JD105 Corinth (146 BC)
Corinth - 146 BC
Achaean vs Roman
In 146BC the Achaean League rose against the Roman dominance of Greece under their General Critolaus. Critolaus was defeated and killed and the Achaean cause was then taken up by Diaeus. The defeat of Diaeus and subsequent destruction of Corinth marked the end of Greek liberty. The Achaean league was dissolved and much of Greece was incorporated into the new Roman Province of Macedonia. The remaining Greek cities were forbiden to form alliances and were in effect under Roman control. The following overview of the battle is taken from Wikipedia. The Roman consul Mummius, with 23,000 infantry and 3,500 cavalry (probably two legions plus Italian allies) with Cretans and Pergamese, advanced into the Peloponnese against the revolutionary government of the Achaean League. The Achaean general Diaeus camped at Corinth with 14,000 infantry and 600 cavalry (plus probably some survivors of another army beaten earlier).
The Achaeans made a successful night attack on the camp of the Roman advance guard, inflicting heavy casualties. Encouraged by this success they offered battle the next day but their cavalry, heavily outnumbered, did not wait to receive the Roman cacalry charge but fled at once. The Achaean infantry however held the legions until a picked force of 1,000 Roman infantry charged their flank and broke them. Some Archaeans took refuge in Corinth, but no defence was organized because Diaeus fled to Arcadia. Corinth was utterly destroyed by the victorious Roman army and all of her treasures and art plundered.
The stage is set. The battle lines are drawn and you are in command. Can you change history?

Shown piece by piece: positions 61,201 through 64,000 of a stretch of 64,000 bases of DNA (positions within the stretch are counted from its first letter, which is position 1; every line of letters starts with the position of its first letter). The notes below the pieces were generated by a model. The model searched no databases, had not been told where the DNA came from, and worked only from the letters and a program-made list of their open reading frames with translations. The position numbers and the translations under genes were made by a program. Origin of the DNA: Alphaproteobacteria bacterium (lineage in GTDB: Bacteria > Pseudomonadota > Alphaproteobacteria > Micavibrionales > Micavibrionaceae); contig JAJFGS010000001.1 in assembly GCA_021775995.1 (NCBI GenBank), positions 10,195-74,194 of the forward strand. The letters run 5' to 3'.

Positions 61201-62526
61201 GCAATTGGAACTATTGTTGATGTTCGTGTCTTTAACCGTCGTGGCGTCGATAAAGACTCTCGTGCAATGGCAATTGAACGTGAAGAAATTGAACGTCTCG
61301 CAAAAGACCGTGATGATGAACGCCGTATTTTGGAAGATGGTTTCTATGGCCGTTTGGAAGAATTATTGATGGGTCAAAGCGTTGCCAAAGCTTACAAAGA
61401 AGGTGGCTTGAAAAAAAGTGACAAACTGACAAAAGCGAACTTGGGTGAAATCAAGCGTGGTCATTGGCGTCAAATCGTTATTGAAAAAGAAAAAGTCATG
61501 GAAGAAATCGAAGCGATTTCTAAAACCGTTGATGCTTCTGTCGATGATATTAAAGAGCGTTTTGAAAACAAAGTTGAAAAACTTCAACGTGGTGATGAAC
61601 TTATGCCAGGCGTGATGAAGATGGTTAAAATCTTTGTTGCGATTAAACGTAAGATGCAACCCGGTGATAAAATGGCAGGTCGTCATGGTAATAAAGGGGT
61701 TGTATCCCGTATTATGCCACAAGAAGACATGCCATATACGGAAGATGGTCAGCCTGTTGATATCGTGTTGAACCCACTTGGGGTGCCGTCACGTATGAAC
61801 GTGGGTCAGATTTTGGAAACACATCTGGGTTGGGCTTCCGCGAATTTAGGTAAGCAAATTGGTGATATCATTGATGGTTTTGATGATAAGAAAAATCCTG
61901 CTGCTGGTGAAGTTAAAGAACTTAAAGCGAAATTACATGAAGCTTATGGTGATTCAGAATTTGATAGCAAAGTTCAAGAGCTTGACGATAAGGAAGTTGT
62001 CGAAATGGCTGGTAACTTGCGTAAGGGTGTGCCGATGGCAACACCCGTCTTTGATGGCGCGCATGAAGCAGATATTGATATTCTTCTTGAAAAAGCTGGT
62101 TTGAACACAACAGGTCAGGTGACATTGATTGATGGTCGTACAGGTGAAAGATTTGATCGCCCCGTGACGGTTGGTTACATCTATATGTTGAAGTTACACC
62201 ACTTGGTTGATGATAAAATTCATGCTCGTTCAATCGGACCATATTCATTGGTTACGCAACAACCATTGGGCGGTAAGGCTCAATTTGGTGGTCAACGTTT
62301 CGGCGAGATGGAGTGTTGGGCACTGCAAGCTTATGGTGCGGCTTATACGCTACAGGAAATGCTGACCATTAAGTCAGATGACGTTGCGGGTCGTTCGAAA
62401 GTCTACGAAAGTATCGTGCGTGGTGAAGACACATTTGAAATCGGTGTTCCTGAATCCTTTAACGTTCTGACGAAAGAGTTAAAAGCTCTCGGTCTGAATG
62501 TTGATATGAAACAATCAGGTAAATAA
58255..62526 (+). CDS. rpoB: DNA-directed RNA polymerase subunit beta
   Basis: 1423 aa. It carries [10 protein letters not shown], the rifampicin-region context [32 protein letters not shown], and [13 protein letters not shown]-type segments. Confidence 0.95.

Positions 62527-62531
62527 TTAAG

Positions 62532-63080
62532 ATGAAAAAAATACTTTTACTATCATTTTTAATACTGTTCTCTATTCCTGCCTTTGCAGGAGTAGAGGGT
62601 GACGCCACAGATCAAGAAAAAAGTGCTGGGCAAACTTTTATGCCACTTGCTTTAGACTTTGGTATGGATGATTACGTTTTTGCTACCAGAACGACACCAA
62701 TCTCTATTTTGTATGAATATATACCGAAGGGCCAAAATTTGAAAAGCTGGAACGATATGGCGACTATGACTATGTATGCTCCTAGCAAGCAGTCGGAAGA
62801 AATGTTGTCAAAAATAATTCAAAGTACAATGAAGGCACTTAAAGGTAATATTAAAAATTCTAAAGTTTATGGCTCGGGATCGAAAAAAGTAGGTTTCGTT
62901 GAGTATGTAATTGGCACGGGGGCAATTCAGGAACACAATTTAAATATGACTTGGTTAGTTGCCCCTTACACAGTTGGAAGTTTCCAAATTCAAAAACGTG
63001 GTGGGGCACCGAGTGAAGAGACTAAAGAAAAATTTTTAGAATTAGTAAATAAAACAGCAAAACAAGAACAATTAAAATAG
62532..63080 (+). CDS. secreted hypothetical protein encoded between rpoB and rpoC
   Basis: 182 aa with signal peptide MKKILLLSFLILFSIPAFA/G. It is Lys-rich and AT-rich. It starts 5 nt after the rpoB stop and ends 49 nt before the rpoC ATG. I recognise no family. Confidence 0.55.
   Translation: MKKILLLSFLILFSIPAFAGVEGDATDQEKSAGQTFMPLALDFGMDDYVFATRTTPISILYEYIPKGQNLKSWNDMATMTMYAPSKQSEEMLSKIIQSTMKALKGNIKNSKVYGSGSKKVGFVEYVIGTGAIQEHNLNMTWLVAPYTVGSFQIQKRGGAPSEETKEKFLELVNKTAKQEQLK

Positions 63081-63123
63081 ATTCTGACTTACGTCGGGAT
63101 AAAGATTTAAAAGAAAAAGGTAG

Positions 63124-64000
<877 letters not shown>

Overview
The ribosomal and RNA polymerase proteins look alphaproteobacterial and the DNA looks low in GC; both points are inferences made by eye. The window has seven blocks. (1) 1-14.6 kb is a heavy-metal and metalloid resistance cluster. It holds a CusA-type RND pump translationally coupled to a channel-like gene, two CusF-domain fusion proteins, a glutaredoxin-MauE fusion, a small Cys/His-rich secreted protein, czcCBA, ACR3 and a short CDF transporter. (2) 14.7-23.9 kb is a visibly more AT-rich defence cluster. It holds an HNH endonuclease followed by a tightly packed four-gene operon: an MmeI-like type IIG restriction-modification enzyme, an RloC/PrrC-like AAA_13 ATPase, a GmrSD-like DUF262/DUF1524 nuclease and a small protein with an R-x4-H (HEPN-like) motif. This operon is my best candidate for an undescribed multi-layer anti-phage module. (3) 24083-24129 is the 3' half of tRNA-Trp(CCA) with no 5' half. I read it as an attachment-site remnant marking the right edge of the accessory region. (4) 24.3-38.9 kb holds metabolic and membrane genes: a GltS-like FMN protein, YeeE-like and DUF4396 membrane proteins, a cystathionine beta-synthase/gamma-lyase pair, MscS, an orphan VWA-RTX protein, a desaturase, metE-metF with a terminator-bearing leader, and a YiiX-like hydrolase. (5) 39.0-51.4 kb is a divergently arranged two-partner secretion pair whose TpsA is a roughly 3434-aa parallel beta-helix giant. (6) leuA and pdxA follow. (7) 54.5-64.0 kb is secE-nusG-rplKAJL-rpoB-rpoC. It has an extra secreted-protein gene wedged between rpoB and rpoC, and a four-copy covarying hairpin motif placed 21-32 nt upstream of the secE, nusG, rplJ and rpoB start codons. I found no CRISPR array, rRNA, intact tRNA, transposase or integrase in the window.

Take 5 Command cards.
Leader: Lucius Mummius
Take 5 Command cards.
The Achaean light cavalry units have only one block each.
They may not rally above this, but both must be eliminated for the Roman player to claim a victory banner.
Some Designer notes on my latest scenarios, or how to arrive at an order of battle from next to nothing.
I thought I would write some notes on the process that goes into develping a scenario from what is sometimes based on little more than a few lines of history here and there.
There is a good record of the numbers involved here, but that leaves the poor Achaeans heavily outnumbered. This will therefore probably be the one sided affair it historically was, but those heavy and medium troops with leaders could do it for the Greeks. The Greeks have a standard hoplite army and the Romans a standard consular army with some Cretan archers and a bigger than usual cavalry contingent. The special rule is my attempt to show the massive disparity in cavalry numbers (600 to 3,500) without swamping the board with Roman cavalry, but still giving the Greeks something to play with. If the Greeks have one unit of cavalry on each flank it means the Romans should get 12!, clearly too many. Even giving the Greeks one full unit would give the Romans six units.Still too many in my opinion. Having 2 blocks, each therefore worth 300 men, means I can give both Greek flanks a cavalry guard which is both visually pleasing and fairly historically accurate. If a block is worth 300 cavalry, it means the Romans come out with four units of cavalry which feels right to me for this size of battle
Tags: Jim Duncan